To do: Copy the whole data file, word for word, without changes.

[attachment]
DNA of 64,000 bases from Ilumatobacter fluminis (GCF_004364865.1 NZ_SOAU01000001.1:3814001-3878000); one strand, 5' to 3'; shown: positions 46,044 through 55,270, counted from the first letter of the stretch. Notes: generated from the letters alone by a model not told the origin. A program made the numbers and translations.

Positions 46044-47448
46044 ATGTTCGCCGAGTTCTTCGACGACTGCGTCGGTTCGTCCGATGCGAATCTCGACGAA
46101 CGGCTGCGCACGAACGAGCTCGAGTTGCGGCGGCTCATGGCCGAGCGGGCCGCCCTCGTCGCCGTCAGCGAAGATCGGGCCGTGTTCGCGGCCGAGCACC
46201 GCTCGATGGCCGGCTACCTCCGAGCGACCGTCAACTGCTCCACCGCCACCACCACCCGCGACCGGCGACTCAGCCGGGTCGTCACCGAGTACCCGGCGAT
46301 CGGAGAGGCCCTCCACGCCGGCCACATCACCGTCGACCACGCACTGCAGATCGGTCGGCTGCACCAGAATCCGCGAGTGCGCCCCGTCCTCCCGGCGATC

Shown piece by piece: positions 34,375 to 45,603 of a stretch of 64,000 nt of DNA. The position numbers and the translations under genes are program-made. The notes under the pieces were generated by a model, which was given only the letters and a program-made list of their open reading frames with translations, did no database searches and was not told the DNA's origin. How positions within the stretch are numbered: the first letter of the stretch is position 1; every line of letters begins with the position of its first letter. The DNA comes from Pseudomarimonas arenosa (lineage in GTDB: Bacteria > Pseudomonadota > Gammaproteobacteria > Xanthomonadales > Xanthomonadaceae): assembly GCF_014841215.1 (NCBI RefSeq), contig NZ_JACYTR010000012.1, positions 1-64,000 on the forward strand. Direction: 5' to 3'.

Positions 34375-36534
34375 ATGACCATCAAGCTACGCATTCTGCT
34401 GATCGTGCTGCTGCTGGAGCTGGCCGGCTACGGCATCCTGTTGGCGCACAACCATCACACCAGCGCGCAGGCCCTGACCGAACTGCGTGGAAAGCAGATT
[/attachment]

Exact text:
DNA of 64,000 bases from Ilumatobacter fluminis (GCF_004364865.1 NZ_SOAU01000001.1:3814001-3878000); one strand, 5' to 3'; shown: positions 46,044 through 55,270, counted from the first letter of the stretch. Notes: generated from the letters alone by a model not told the origin. A program made the numbers and translations.

Positions 46044-47448
46044 ATGTTCGCCGAGTTCTTCGACGACTGCGTCGGTTCGTCCGATGCGAATCTCGACGAA
46101 CGGCTGCGCACGAACGAGCTCGAGTTGCGGCGGCTCATGGCCGAGCGGGCCGCCCTCGTCGCCGTCAGCGAAGATCGGGCCGTGTTCGCGGCCGAGCACC
46201 GCTCGATGGCCGGCTACCTCCGAGCGACCGTCAACTGCTCCACCGCCACCACCACCCGCGACCGGCGACTCAGCCGGGTCGTCACCGAGTACCCGGCGAT
46301 CGGAGAGGCCCTCCACGCCGGCCACATCACCGTCGACCACGCACTGCAGATCGGTCGGCTGCACCAGAATCCGCGAGTGCGCCCCGTCCTCCCGGCGATC

Shown piece by piece: positions 34,375 to 45,603 of a stretch of 64,000 nt of DNA. The position numbers and the translations under genes are program-made. The notes under the pieces were generated by a model, which was given only the letters and a program-made list of their open reading frames with translations, did no database searches and was not told the DNA's origin. How positions within the stretch are numbered: the first letter of the stretch is position 1; every line of letters begins with the position of its first letter. The DNA comes from Pseudomarimonas arenosa (lineage in GTDB: Bacteria > Pseudomonadota > Gammaproteobacteria > Xanthomonadales > Xanthomonadaceae): assembly GCF_014841215.1 (NCBI RefSeq), contig NZ_JACYTR010000012.1, positions 1-64,000 on the forward strand. Direction: 5' to 3'.

Positions 34375-36534
34375 ATGACCATCAAGCTACGCATTCTGCT
34401 GATCGTGCTGCTGCTGGAGCTGGCCGGCTACGGCATCCTGTTGGCGCACAACCATCACACCAGCGCGCAGGCCCTGACCGAACTGCGTGGAAAGCAGATT